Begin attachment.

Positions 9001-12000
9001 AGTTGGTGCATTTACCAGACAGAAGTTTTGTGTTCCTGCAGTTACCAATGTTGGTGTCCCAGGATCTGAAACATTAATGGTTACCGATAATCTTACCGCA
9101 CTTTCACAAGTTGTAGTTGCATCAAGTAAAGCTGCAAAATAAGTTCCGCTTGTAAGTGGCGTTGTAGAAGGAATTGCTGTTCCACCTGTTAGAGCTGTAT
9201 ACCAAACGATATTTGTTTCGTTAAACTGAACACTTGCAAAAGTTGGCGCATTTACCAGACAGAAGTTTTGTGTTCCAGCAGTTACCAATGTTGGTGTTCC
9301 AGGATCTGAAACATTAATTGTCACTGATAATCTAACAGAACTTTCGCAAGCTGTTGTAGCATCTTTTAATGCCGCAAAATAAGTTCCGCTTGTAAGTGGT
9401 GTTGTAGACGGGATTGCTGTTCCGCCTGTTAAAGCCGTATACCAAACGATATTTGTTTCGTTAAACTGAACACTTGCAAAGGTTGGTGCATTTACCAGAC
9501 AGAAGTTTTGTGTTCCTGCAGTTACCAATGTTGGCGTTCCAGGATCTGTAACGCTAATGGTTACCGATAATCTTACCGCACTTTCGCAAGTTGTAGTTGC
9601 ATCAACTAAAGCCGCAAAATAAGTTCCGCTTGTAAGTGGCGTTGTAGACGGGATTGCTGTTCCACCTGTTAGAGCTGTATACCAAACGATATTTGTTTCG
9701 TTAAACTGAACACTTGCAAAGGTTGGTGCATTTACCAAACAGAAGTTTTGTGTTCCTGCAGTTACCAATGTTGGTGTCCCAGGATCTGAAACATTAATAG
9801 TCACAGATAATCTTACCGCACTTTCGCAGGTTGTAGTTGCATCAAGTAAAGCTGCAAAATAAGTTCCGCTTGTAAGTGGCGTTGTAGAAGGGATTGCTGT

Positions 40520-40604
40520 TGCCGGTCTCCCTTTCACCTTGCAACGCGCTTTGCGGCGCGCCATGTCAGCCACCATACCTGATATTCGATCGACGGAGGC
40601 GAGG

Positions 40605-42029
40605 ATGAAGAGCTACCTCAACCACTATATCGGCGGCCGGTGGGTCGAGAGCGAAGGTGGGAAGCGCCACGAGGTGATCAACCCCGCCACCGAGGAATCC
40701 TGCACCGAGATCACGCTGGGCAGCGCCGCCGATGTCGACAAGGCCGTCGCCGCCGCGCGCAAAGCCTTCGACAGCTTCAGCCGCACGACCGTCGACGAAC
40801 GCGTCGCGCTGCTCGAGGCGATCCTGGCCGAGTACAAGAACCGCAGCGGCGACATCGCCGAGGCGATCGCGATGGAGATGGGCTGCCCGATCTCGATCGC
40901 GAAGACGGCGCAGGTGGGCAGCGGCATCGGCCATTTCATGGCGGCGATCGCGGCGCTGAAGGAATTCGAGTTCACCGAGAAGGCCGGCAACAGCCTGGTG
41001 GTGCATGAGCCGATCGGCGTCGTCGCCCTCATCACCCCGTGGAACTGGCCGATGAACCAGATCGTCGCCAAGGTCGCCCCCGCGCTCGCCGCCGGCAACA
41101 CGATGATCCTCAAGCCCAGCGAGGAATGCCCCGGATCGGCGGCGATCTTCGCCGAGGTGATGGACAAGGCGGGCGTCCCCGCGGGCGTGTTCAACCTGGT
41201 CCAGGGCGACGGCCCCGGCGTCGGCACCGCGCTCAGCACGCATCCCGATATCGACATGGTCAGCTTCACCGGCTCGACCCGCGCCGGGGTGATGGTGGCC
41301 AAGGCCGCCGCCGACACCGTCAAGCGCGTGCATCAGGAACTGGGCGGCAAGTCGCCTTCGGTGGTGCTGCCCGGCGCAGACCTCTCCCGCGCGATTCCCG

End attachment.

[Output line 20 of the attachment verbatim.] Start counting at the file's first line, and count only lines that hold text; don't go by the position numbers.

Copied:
41101 CGATGATCCTCAAGCCCAGCGAGGAATGCCCCGGATCGGCGGCGATCTTCGCCGAGGTGATGGACAAGGCGGGCGTCCCCGCGGGCGTGTTCAACCTGGT